It has been one year since the state of Jammu and Kashmir (J&K) was divided in two union territories—J&K and Ladakh. Till then Hangul and the Black Crane were the state animal and bird. Recently, the J&K government issued an order to the wildlife protection department to identify a new bird for J&K as the erstwhile state mascot, the black-necked crane is found only in Ladakh.
Being the state animal, the hangul (Cervus canadensis hanglu), Kashmir Stag, has been at the centre of wildlife conservation efforts in Kashmir for decades. However, after the change in political status no notification has so far been issued to give the Hangul the status of the UT’s animal.
Experts and officials believe that the Kashmir flycatcher (Ficedula subrubra) is “the best choice” for a new bird mascot for J&K. Similarly, Ladakh can have the snow leopard (ounce) as a UT animal. Ladakh will also be looking for designating a new UT bird.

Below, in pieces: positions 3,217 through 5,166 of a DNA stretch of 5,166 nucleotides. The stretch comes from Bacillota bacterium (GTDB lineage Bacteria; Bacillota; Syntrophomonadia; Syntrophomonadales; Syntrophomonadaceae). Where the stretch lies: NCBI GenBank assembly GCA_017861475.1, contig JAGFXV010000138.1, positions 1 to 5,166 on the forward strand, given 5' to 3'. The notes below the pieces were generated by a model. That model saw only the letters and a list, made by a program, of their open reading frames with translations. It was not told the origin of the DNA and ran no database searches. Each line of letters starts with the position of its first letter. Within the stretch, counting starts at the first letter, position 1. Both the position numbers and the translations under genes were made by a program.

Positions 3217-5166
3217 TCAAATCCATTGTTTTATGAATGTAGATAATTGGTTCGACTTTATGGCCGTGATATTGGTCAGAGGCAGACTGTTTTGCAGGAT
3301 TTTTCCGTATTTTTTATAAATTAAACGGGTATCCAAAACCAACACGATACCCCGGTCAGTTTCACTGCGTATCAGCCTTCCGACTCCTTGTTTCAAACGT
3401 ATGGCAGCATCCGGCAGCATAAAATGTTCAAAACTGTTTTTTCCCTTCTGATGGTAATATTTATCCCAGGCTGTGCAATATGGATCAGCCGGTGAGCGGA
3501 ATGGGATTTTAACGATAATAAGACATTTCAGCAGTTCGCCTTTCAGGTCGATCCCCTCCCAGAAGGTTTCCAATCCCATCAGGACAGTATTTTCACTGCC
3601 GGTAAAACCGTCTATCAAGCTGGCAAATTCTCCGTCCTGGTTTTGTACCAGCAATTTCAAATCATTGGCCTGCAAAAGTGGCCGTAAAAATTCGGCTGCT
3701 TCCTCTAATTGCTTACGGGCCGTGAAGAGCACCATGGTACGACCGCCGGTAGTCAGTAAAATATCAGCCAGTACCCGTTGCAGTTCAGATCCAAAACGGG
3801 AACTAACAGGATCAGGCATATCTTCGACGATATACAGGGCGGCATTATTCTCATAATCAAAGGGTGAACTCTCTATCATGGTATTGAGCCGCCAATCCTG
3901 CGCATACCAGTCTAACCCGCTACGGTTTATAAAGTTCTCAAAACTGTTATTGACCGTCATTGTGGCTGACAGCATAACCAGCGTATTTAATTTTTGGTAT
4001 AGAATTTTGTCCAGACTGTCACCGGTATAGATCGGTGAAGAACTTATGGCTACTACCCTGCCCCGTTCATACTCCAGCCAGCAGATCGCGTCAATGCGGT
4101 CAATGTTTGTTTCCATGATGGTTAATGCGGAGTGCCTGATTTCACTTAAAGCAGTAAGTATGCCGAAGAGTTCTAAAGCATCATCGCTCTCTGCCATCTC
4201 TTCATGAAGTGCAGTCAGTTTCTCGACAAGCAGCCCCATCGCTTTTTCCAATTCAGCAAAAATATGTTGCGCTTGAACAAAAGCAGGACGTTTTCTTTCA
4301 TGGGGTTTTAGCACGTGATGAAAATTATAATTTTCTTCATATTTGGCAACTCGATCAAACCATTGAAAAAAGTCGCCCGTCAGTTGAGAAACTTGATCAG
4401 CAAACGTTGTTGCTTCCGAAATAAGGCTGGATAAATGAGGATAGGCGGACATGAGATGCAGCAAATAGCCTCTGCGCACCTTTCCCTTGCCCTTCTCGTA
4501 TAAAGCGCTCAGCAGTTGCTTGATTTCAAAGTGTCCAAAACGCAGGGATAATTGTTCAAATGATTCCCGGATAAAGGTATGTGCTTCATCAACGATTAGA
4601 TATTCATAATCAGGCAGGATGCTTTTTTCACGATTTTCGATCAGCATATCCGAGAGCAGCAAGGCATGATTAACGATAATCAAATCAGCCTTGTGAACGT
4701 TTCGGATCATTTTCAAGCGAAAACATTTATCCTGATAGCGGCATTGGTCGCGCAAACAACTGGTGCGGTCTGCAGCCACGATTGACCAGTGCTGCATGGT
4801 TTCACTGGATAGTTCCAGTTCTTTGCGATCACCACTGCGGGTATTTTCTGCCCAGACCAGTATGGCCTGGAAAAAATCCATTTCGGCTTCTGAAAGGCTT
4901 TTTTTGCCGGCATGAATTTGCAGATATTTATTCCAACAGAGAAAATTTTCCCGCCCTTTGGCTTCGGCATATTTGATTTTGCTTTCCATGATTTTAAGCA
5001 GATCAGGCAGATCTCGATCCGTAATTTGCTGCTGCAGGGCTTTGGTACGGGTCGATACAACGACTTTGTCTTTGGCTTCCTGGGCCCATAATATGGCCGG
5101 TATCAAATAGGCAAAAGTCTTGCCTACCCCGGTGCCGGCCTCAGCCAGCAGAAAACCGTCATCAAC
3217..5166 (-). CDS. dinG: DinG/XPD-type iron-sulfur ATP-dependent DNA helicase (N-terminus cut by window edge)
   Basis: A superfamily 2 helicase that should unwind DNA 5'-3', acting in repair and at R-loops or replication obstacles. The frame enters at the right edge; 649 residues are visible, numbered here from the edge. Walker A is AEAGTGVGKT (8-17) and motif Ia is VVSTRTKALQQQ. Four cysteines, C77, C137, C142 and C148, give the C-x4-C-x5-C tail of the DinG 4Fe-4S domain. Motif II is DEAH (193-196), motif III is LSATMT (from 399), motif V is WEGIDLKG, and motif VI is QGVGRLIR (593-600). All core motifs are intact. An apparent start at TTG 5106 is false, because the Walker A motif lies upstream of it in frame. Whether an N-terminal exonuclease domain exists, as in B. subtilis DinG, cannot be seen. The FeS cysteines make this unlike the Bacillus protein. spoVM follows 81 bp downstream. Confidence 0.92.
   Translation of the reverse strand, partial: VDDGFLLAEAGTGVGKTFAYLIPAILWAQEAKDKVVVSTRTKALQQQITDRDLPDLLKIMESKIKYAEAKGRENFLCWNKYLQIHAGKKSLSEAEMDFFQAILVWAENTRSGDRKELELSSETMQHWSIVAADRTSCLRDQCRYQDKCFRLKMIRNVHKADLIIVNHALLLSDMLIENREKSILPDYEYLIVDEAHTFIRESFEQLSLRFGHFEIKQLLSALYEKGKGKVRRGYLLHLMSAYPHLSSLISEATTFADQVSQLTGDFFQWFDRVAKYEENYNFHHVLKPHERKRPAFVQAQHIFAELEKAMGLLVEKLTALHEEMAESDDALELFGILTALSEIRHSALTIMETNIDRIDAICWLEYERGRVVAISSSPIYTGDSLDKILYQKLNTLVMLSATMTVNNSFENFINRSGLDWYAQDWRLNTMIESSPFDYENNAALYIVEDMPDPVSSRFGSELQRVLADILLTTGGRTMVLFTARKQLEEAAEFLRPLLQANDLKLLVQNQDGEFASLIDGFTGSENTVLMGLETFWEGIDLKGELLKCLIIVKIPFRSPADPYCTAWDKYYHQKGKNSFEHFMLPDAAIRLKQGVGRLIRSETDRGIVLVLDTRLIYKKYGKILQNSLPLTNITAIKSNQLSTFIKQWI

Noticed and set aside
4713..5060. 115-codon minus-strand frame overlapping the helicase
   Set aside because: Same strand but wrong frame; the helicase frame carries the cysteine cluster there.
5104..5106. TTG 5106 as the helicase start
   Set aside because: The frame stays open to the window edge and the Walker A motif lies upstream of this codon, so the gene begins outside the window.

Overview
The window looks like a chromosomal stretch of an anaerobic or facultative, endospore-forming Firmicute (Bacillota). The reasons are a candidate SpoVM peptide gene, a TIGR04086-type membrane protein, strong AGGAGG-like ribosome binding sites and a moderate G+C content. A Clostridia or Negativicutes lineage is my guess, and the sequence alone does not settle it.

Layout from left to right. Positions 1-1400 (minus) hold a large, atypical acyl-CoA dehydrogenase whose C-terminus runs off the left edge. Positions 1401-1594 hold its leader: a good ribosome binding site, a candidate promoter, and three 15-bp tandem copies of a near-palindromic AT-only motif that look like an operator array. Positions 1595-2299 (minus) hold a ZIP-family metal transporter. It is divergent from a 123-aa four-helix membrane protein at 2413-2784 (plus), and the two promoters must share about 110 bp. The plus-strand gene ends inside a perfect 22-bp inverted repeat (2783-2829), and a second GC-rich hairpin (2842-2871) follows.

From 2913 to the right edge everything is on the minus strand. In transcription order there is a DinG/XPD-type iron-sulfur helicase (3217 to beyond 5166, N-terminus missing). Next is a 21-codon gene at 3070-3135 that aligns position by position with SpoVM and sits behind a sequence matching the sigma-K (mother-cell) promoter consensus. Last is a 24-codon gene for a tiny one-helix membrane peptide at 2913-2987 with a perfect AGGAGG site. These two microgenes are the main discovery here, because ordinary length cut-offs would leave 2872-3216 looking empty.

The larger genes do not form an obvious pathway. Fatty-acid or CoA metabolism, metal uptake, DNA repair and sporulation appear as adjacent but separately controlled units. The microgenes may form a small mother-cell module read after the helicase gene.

Sadly, the hangul in J&K and snow leopards in Ladakh are both on the verge of extinction. Hangul is being poached for ‘trophies’ and its meat. The 30-year long militancy and border conflict between India and Pakistan is another major threat to its survival.
Hangul, a rare species of red deer found only in Kashmir, is just 160 animals in existence, according to a preliminary census by wildlife authorities last year. This antlered red deer was once the biggest draw of Dachigam, a mountainous sanctuary on the outskirts. But rampant poaching, neglect by authorities, militancy, and political instability took its toll on the population of the majestic-looking deer which, in 1989 ranged around 900, experts said.